The book enhances current economic understanding of the firm as an institution and an organization, looking beyond the narrow boundaries of neoclassical economics to an interdisciplinary approach based on accounting and law as well as economics itself. It represents the first synthesis of the authors' research work on the subject and provides the groundwork for the development of a comprehensive framework centred on the firm as an entity.
The volume starts with a synthesis and a critique of the current state of the different economic theories of the firm and further develops them through new insights and neglected lessons from different traditions of thought.
The economic theory and analysis of the firm is given new life here by looking at the firm as a whole: as an institution and an organization, which has special functions and a distinct role in the economy and society.
"This multi-author volume is a useful and thought- provoking contribution to the analysis and understanding of the firm."
Michael Dietrich, University of Sheffield
"The editors and contributors to this book present a compelling body of evidence for moving toward a more holistic approach to the theory of the firm as a real entity in contrast to the contractual or agency based view common today. They propose that a holistic view is more likely to accommodate the dynamic reality of how firms behave in today’s economy."
Gregory A. Jonas, Case Western Reserve University
"The book can be recommended strongly to researchers and post-graduate students interested in the theory of the firm. It should also appeal to accountants interested in the role of accounting systems within the theory of the firm and similarly to lawyers concerned about the part that contracts play in this area."
Michael Bromwich, LSE
The Accounting Review, Vol. 83, No. 6, 2008
Part 1: Introduction - The Firm as an Entity 1. Back to the Enterprise Entity 2. The Economic Theory of the Firm as an Entity. An Overview of the Volume Part 2: On the Economic Theory of the Firm as an Institution and an Organization 3. The Current State of the Economic Theory of the Firm: Contractual, Competence-based and Beyond 4. (reprint): Organisations and Markets Journal of Economic Perspectives, 5 (2), spring 1991 5. (reprint) Accounting and its Relationship to General Equilibrium Theory in M. Shubik ed. Accounting and Economics 6. (reprint) Accounting and the Theory of the Firm, Journal of Accounting and Economics, no 12, 1990 7. (reprint) The Impact of the Corporation on Classical Economic Theory, Quarterly Journal of Economics, 79 (1) 1965 Part 3: Perspectives for Accounting, Law and Economics: Lessons from the Past 8. Economia Aziendale and Betriebwirtschaftslehre as Autonomous Sciences of the Firm 9. The Firm between Law and Economics. An Overview of Selected Legal-Economic Scholars of the Past 10. A Historical Perspective on Corporate Form and Real Entity: Implications for Corporate Social Responsibility 11. (reprint) The Theory of Enterprise Entity, Columbia Law Review, 47 (3), 1947 12. (reprint) The Trouble With Profit Maximization, Harvard Business Review, 38 (6), 1960 13. (reprint) The Entrepreneur: The Firm, Journal of Political Economy, 52 (2), 1944 Part 4: Essays on Economic, Legal and Accounting Features of the Firm as an Entity 14. Accounting and the Economic Nature of the Firm as an Entity 15. Some Building Blocks for a Theory of the Firm as a Real Entity 16. The Firm as an Entity and the Law: The Economic Substance, the Legal Forms 17. Economics and Finance of the Firm as an Entity 18. The Corporate Governance of the Firm as an Entity: Old Issues for the New Debate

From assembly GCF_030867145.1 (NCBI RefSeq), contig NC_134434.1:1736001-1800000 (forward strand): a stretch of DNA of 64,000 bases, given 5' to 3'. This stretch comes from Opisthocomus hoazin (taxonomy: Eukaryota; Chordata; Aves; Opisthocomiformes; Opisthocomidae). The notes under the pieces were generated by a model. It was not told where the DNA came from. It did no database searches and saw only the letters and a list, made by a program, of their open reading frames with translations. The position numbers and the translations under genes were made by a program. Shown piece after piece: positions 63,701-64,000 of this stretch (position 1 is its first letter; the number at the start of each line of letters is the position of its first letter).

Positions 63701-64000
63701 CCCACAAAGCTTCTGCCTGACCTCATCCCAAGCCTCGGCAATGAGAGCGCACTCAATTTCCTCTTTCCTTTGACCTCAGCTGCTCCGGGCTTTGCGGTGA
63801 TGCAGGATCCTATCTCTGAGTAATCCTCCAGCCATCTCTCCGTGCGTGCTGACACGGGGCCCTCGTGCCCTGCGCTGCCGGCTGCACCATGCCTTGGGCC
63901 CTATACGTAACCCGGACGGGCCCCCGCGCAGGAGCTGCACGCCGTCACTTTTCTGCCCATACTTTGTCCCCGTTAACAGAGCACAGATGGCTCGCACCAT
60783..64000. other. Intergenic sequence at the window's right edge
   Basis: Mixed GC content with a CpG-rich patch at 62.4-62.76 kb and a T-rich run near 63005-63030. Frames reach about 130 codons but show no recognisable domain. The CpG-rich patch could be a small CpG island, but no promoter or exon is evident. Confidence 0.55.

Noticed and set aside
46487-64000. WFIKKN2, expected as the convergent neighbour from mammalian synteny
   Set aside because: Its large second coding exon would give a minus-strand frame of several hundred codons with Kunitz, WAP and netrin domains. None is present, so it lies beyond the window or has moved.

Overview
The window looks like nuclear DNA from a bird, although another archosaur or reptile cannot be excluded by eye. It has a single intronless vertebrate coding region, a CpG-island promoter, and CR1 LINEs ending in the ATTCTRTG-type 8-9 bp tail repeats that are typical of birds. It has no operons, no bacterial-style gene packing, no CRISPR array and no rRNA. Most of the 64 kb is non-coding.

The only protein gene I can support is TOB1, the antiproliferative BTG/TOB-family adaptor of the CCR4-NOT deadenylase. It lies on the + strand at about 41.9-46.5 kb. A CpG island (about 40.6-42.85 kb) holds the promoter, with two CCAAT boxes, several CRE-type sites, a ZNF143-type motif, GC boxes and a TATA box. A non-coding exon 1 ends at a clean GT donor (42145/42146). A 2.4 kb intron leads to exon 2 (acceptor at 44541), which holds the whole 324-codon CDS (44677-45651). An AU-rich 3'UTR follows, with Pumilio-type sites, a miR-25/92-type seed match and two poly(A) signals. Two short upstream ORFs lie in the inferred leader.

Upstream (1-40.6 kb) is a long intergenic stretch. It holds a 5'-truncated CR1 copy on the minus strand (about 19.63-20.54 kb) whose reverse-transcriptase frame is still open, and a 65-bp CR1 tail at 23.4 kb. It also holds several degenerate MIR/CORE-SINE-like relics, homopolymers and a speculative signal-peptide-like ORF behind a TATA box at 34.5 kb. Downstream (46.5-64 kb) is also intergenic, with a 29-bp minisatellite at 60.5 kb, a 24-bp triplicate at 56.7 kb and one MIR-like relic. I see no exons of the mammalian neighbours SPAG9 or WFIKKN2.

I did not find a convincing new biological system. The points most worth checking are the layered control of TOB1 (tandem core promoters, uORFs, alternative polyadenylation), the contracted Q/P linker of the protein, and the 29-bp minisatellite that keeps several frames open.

Routledge are proud to be the publishers of the prestigious series The Economics of Legal Relationships, which is sponsored by Michigan State University College of Law, and which continues to be edited by Professors Nicholas Mercuro and Michael D. Kaplowitz of Michigan State University College of Law, USA. This series, with a fine back catalogue of books, is dedicated to publishing original scholarly contributions that systematically analyze legal-economic issues.